Institute of Astronomy

Press Releases

New dwarf galaxies discovered in orbit around the Milky Way

Published on 09/03/2015 

Welcome to the neighbourhood: new dwarf galaxies discovered in orbit around the Milky Way

Astronomers have discovered a ‘treasure trove’ of rare dwarf satellite galaxies orbiting our own Milky Way. The discoveries could hold the key to understanding dark matter, the mysterious substance which holds our galaxy together.

A 'galactic hailstorm' in the early Universe

Published on 15/01/2015 

Astronomers have been able to peer back to the young Universe to determine how quasars – powered by supermassive black holes with the mass of a billion suns – form and shape the evolution of galaxies.

Astronomers discover the ‘Mighty Mouse’ of stellar remnants

Published on 08/10/2014 

An international team of astronomers has found a pulsating, dead star beaming with the energy of about 10 million suns. This is the brightest pulsar – a dense stellar remnant left over from a supernova explosion – ever recorded.

The most detailed exoplanet weather map ever

Published on 01/10/2014 
In this artist illustration the Jupiter sized planet WASP-43b orbits its parent star in what is one of the closest orbits ever measured for an exoplanet of its size — with a year lasting just 19 hours. The planet is tidally locked meaning it keeps one hemisphere facing the star, just as our Moon keeps one face toward Earth. The colour gradient on the planet represents the temperature across its atmosphere. This is based on data from a recent study that mapped the temperature of WASP-43b in more detail than has been done for any other exoplanet. Credit ESA, NASA.

Clear skies on exo-Neptune

Published on 23/09/2014 

This is an artist's concept of the silhouette of the extrasolar planet HAT-P-11b as it passes its parent star. The planet was observed as it crossed in front of its star in order to learn more about its atmosphere. Credit: NASA/JPL-Caltech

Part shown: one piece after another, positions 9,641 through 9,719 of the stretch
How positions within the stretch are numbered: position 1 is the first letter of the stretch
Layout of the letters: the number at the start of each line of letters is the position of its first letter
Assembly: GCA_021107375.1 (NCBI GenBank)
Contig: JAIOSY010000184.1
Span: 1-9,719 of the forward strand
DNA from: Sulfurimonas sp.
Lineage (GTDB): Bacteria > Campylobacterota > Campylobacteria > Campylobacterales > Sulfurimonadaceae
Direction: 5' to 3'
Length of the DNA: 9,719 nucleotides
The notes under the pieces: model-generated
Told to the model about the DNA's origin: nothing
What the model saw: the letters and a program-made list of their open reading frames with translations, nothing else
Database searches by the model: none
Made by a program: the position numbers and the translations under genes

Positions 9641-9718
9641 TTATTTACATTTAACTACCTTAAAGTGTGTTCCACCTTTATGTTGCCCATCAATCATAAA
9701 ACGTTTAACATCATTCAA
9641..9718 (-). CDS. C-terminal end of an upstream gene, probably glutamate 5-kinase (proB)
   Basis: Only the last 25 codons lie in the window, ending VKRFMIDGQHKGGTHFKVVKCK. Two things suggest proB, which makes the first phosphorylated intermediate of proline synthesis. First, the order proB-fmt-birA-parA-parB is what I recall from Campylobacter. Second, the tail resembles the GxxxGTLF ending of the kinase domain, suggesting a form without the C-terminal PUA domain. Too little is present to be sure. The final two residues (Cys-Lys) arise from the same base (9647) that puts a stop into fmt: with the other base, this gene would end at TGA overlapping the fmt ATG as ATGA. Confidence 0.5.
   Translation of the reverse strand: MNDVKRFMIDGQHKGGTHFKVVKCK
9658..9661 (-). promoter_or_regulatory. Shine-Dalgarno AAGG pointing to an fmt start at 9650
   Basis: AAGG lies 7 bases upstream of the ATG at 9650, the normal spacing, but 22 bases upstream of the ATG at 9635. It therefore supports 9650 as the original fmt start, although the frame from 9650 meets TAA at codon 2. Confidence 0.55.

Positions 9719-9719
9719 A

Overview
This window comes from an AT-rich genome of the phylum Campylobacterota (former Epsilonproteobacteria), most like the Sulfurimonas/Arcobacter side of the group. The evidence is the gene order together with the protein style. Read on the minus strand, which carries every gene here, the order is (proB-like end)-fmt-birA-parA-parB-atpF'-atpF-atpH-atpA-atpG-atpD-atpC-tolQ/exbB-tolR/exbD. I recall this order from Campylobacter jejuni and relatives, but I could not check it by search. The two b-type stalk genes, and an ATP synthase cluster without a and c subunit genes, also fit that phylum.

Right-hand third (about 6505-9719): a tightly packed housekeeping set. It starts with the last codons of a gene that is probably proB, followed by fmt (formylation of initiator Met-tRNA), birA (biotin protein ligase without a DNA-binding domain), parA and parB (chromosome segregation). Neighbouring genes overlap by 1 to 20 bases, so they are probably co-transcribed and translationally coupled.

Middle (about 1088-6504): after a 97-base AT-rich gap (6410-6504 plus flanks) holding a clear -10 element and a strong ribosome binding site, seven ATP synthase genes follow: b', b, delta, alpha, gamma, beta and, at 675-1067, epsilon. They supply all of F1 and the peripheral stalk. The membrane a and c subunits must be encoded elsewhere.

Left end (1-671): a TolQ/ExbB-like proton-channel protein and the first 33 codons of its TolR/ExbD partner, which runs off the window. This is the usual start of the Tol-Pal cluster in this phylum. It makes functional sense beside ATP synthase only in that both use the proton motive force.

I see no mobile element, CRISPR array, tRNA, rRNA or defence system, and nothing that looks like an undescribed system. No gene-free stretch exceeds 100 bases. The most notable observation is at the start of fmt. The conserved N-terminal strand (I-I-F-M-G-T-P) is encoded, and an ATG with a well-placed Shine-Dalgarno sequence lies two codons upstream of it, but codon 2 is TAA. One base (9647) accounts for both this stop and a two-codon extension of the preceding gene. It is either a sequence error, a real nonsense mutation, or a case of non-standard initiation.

Gaia discovers its first supernova

Published on 12/09/2014 

Image caption: An artist’s impression of a Type Ia supernova – the explosion of a white dwarf locked in a binary system with a companion star (Credit: ESA/ATG medialab/C. Carreau). The inset figure shows a low-resolution spectrum obtained with the photometric instrument on Gaia of the supernova. (Credits: ESA/Gaia/DPAC/N. Blagorodnova).

NASA's NuSTAR Sees Rare Blurring of Black Hole Light

Published on 08/08/2014 

A big, spinning black hole blurs light

Highest-precision measurement of water in planet outside the solar system

Published on 22/07/2014 

Highest-precision measurement of water in planet outside the solar system

The discovery of water vapour in the atmospheres of three exoplanets includes the most precise measurement of any chemical in a planet outside the solar system, and has major implications for planet formation and the search for water on Earth-like habitable exoplanets in future.

Astronomers create first realistic virtual universe

Published on 07/05/2014 

Tracking 13 billion years of cosmic evolution, astronomers have created the first realistic virtual simulation of the Universe.

A newly-developed computer simulation has created the first realistic version of the Universe, enabling researchers to understand how galaxies, black holes and other cosmic phenomena developed from shortly after the Big Bang to the present day.

Stellar Stuff - Gaia Live in Schools

Published on 24/03/2014 

An IoA, Cambridge-led outreach project is connecting over 2,200 pupils with the excitement of ESA’s Gaia mission through a Q&A session that will take place tomorrow with the discussion streamed live to schools throughout Europe.

Will Gaia discover habitable planets similar to the Earth? Is the Universe infinite? Could Gaia be hit by a piece of space debris as in the film Gravity? How many planets are there in the Milky Way?